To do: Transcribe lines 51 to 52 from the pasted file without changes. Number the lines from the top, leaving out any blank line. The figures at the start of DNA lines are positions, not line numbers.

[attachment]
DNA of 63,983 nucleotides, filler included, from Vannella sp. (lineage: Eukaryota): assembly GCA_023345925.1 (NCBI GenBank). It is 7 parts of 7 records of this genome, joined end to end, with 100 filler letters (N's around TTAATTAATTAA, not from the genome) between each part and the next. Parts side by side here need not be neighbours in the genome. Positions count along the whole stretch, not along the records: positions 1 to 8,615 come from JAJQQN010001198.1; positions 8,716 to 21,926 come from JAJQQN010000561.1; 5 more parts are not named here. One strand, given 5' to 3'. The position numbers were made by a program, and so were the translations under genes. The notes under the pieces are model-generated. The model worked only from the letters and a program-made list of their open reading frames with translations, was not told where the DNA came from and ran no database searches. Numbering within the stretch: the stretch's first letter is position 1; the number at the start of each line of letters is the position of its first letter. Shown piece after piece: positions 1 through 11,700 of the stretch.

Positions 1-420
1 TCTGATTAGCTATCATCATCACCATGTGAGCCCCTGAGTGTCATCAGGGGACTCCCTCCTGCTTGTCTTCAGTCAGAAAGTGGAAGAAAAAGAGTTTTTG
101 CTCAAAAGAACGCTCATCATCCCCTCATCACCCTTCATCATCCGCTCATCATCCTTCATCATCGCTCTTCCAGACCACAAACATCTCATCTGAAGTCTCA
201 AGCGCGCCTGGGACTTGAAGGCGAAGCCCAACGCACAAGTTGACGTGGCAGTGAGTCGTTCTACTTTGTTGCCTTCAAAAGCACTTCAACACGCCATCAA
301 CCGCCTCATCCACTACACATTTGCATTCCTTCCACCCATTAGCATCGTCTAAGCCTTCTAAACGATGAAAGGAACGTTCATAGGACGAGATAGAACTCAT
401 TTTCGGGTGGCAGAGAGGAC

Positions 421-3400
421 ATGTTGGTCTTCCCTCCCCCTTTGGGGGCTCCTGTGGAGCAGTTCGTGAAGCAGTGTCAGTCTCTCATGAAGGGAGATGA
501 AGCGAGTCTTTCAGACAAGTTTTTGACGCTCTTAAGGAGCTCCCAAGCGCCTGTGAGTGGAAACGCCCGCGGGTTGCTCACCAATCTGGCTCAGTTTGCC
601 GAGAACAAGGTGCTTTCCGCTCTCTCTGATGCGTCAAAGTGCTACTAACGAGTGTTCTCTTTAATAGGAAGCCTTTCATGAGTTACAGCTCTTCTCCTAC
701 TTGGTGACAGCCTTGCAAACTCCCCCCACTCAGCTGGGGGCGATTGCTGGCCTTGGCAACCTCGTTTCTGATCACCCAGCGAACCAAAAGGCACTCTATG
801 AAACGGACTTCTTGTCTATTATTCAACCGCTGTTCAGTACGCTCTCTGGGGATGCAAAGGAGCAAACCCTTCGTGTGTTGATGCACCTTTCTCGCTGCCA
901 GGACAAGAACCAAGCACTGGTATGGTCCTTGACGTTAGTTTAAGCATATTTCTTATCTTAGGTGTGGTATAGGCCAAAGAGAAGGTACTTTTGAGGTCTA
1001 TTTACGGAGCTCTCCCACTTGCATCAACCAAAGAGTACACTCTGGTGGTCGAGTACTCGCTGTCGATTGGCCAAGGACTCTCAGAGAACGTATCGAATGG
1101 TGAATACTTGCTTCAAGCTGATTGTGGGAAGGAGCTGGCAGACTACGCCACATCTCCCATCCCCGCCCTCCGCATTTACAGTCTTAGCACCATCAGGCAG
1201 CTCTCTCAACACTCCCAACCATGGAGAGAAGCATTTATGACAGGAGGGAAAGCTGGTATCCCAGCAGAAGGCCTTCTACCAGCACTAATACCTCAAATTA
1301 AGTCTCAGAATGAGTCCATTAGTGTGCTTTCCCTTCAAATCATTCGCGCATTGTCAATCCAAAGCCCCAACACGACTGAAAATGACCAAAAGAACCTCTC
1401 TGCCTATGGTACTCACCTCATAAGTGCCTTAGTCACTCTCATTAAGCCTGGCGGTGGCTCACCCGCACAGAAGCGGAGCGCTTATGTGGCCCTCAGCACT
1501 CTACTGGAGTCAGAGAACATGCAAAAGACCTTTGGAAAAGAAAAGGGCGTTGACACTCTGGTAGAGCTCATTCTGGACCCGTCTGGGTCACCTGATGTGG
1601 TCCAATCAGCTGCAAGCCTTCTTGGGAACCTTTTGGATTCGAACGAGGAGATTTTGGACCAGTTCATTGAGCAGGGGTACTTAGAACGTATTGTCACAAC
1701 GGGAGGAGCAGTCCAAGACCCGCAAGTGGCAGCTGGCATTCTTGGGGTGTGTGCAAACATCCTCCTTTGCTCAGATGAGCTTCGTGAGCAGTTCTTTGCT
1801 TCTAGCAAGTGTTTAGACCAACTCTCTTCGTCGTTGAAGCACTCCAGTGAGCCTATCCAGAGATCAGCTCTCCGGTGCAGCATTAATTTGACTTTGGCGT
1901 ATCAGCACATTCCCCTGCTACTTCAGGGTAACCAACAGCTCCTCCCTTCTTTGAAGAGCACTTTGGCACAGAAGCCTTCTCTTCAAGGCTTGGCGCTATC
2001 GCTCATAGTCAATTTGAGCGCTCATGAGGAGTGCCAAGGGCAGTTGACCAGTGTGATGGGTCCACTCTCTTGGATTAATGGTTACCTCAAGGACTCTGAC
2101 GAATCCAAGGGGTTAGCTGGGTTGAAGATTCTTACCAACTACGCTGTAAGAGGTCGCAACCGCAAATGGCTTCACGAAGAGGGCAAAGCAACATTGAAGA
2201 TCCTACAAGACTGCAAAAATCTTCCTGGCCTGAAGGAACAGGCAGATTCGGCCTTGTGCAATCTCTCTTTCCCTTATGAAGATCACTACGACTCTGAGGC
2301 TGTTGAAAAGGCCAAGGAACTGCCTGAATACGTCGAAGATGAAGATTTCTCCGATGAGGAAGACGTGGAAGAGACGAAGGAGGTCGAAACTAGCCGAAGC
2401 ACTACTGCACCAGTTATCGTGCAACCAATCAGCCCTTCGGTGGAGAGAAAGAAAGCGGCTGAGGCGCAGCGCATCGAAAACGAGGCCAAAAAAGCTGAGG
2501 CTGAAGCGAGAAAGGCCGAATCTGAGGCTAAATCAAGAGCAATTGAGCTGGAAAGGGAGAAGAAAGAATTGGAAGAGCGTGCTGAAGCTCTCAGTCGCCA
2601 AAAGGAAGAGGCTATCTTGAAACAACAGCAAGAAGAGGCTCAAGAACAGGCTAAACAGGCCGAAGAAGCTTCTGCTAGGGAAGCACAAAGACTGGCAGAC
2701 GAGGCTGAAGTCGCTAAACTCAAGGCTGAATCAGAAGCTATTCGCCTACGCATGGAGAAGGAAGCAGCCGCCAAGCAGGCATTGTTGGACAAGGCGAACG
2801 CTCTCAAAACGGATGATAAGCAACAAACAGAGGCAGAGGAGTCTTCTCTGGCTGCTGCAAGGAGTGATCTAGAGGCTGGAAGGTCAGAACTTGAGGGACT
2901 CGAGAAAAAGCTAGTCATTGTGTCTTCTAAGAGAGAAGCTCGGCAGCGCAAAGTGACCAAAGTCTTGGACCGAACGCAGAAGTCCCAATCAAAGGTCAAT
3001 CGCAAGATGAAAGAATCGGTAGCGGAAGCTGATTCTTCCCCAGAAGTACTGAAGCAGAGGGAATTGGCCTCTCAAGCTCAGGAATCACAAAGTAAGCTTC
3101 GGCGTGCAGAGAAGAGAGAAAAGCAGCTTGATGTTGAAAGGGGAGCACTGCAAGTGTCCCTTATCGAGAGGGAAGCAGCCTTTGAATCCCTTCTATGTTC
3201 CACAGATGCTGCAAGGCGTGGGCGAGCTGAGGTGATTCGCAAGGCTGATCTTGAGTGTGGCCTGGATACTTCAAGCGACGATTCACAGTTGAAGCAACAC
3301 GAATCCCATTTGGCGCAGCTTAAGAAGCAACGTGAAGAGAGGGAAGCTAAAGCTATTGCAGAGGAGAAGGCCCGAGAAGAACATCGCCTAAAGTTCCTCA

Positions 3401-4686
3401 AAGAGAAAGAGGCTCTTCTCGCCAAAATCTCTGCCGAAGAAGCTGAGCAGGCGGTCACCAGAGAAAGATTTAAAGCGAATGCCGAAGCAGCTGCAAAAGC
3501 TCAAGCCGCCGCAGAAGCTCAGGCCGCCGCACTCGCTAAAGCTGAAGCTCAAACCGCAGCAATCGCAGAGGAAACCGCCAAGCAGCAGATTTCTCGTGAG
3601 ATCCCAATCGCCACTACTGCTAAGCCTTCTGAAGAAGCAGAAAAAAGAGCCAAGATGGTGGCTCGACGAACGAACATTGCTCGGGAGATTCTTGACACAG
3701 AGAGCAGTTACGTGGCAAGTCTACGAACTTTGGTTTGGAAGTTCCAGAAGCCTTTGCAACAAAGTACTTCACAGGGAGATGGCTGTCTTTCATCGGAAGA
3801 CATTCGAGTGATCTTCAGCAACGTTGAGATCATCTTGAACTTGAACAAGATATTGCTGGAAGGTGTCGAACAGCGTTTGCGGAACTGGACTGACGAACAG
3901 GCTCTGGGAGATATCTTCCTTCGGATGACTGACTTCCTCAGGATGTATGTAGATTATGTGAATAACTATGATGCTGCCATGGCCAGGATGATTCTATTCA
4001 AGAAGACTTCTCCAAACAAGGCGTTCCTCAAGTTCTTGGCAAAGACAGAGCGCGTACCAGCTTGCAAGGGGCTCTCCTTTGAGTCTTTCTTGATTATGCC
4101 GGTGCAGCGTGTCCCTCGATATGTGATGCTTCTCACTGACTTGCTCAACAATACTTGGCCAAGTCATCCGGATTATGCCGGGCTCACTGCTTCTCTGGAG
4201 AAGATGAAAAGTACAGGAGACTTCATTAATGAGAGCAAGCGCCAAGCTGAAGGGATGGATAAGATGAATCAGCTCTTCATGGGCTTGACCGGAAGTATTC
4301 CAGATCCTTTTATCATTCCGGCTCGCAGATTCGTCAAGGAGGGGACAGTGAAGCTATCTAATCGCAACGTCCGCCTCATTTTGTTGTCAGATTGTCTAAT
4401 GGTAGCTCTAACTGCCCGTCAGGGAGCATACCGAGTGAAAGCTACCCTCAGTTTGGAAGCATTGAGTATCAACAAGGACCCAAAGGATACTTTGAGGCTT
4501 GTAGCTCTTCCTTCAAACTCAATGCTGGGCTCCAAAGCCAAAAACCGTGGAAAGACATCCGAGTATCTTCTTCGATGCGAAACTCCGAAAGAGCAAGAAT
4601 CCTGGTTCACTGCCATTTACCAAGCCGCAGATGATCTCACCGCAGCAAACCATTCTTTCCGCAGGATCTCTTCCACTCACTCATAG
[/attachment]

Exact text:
4501 GTAGCTCTTCCTTCAAACTCAATGCTGGGCTCCAAAGCCAAAAACCGTGGAAAGACATCCGAGTATCTTCTTCGATGCGAAACTCCGAAAGAGCAAGAAT
4601 CCTGGTTCACTGCCATTTACCAAGCCGCAGATGATCTCACCGCAGCAAACCATTCTTTCCGCAGGATCTCTTCCACTCACTCATAG